It may be cold outside but that doesn't mean you're allowed to hibernate until June. Fresh air can make a huge difference in how you feel, especially when stress starts creeping up on you. And no, walking from the car to the mall doesn't cut it. This season, make time to get outside once a day, even if it's just for 10 to 15 minutes. Walk the dog, head to a nearby park and back again, or bundle up as a family and wander through the neighborhood to check out the Christmas lights on display. The more you can get outdoors amid the holiday chaos the better you'll feel
Fit in fitness
You might not feel like you have time to shower on a regular basis during the holidays, let alone exercise, but, as with getting outdoors, fitting in some form of fitness is key for keeping stress at bay. No time to hit the gym for an hour? No problem.
- Go for three brisk 10-minute walks at different times throughout the day. By the evening you'll have fit in 30 minutes.
- Do squats and lunges as you wait for something to finish roasting in the oven.
- Keep a yoga or exercise mat ready on the living room floor. Whenever you have five minutes, do crunches, push-ups or your favorite yoga poses to tone, in between holiday chores.
- Park as far away from the mall as possible. While you shop, walk briskly rather than stroll from store to store.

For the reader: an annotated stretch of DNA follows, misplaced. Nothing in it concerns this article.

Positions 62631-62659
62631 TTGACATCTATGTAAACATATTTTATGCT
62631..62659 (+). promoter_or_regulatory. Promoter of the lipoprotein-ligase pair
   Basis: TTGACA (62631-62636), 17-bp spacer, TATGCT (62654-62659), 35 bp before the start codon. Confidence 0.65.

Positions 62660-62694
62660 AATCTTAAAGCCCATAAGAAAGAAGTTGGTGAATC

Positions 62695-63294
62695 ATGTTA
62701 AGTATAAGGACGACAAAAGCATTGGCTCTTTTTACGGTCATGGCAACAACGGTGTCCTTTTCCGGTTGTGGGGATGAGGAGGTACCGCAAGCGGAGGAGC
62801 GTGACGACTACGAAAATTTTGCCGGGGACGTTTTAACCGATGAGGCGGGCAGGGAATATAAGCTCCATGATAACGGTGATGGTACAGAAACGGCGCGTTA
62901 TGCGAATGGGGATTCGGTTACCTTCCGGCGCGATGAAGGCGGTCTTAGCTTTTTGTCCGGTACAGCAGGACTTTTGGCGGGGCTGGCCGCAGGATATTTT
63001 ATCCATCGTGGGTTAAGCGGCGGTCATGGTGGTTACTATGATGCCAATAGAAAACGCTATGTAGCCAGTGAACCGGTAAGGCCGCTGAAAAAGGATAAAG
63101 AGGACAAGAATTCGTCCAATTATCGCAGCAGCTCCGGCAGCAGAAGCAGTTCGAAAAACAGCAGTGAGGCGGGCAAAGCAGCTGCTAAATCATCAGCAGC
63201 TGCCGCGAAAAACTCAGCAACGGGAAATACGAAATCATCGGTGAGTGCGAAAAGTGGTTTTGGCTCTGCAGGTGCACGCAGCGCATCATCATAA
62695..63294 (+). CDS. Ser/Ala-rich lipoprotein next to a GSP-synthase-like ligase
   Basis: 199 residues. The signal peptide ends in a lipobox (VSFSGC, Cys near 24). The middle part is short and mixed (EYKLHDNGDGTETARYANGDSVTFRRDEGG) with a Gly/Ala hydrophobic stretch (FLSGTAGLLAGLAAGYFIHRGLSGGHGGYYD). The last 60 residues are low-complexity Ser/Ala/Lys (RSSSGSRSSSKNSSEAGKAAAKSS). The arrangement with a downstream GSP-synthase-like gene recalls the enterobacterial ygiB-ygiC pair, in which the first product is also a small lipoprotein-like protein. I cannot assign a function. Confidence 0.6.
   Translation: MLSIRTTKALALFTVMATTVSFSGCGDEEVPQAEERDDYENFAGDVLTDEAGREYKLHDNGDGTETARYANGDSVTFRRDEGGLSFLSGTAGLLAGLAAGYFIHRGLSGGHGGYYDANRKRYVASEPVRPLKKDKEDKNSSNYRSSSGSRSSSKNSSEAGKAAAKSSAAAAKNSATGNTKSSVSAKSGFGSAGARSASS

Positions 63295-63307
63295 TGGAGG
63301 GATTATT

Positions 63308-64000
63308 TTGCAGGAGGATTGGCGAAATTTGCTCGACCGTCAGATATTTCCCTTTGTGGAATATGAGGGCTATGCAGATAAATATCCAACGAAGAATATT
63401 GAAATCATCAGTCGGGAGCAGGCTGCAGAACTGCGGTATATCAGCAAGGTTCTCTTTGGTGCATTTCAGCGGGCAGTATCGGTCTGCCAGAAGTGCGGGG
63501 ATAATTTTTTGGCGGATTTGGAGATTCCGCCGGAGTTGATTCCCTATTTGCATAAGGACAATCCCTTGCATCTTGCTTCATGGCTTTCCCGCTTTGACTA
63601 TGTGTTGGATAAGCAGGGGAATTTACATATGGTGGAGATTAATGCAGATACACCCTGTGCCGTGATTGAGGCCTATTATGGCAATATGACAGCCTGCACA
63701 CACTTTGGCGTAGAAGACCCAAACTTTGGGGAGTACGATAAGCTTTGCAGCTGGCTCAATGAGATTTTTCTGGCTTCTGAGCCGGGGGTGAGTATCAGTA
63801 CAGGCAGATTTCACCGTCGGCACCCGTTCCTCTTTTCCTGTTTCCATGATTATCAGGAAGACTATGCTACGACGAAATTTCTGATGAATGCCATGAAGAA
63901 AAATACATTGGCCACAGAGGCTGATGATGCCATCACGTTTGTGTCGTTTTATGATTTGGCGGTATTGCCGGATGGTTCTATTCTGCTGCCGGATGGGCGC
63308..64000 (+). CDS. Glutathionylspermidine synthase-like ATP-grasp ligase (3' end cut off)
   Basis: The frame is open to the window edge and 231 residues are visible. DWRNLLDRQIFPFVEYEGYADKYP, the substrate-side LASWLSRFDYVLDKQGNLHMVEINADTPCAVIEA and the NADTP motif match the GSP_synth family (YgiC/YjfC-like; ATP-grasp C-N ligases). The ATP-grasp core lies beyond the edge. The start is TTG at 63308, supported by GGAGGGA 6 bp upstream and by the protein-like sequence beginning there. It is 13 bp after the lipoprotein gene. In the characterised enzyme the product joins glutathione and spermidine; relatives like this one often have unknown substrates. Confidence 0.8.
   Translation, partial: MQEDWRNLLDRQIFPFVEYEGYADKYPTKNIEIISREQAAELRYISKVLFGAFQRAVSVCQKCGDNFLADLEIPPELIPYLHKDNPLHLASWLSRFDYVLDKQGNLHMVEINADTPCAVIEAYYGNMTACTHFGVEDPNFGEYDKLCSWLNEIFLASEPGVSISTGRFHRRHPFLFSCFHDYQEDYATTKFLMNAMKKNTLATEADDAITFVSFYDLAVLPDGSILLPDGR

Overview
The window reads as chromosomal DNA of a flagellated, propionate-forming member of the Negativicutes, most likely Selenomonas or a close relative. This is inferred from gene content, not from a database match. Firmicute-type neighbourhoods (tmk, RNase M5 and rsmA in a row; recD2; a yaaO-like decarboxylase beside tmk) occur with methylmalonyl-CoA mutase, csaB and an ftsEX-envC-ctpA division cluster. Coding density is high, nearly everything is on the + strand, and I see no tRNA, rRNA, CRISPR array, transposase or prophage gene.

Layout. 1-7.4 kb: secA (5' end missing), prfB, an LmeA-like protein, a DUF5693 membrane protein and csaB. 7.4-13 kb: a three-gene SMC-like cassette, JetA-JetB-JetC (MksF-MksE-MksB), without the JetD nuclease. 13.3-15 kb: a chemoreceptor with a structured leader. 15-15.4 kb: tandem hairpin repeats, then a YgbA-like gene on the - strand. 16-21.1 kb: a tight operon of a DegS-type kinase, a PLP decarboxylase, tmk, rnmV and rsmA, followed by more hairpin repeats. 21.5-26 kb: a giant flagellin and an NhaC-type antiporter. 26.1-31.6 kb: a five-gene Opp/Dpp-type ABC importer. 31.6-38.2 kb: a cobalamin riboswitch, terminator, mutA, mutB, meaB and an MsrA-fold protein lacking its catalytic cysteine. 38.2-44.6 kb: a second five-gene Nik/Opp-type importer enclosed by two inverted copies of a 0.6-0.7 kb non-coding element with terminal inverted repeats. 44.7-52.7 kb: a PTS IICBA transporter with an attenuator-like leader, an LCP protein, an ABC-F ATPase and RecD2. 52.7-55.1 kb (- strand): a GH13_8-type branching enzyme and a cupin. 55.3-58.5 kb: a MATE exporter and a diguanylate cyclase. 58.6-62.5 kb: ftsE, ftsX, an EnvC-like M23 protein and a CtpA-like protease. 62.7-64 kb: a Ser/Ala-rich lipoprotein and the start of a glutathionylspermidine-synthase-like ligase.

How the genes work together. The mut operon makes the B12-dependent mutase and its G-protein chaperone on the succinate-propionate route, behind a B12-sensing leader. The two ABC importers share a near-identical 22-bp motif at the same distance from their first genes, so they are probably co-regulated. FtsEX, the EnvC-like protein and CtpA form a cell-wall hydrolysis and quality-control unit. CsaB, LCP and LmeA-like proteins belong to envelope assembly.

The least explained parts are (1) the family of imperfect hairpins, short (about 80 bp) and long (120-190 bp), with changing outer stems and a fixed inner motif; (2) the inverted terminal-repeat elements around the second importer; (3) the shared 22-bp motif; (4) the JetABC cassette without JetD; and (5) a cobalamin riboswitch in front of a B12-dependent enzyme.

Eat for energy
Eating well despite the abundance of sugar (or lack of time) is important if you want to maintain a sense of calm as you work your way through your list of holiday must-dos. Nibbling on Christmas treats may seem like a (tasty) time-saver but the sugar will only give you a temporary boost. Your energy level will soon nosedive, taking your festive mood with it. Instead, make sure you eat small meals consisting of lean protein and lots of colorful fruit and vegetables. Snack on whole fruits, cut vegetables with hummus, raw nuts and low-fat yogurt. The healthier you eat while you're on the go, the more stable your mood will be.
You may have 1,000 things on your holiday to-do list but we suggest adding one more: breaks. This may seem counterproductive to your Christmas plans but if you don't schedule your breaks, you likely won't take them. Every day (ideally twice a day), make sure you take a 20-minute timeout. Read a chapter in the book you have going, sip a cup of tea, listen to music – anything that isn't related to your holiday to-do list. Breaks will help keep you refreshed and ensure you don't get too bogged down with everything you need to accomplish.
Don't do it all
Santa has his elves (he'd likely be stressed without them) and you should enlist some holiday help of your own. You might be tempted to do everything on your own, but that's a recipe for stress. Ask for help. Your husband can hit the mall, your kids can start getting the house organized for guests, your mother can handle the dessert portion of holiday dinner – let other people shoulder some of the responsibility so you stress less and actually have time to enjoy the holiday season.
More stress-management tips
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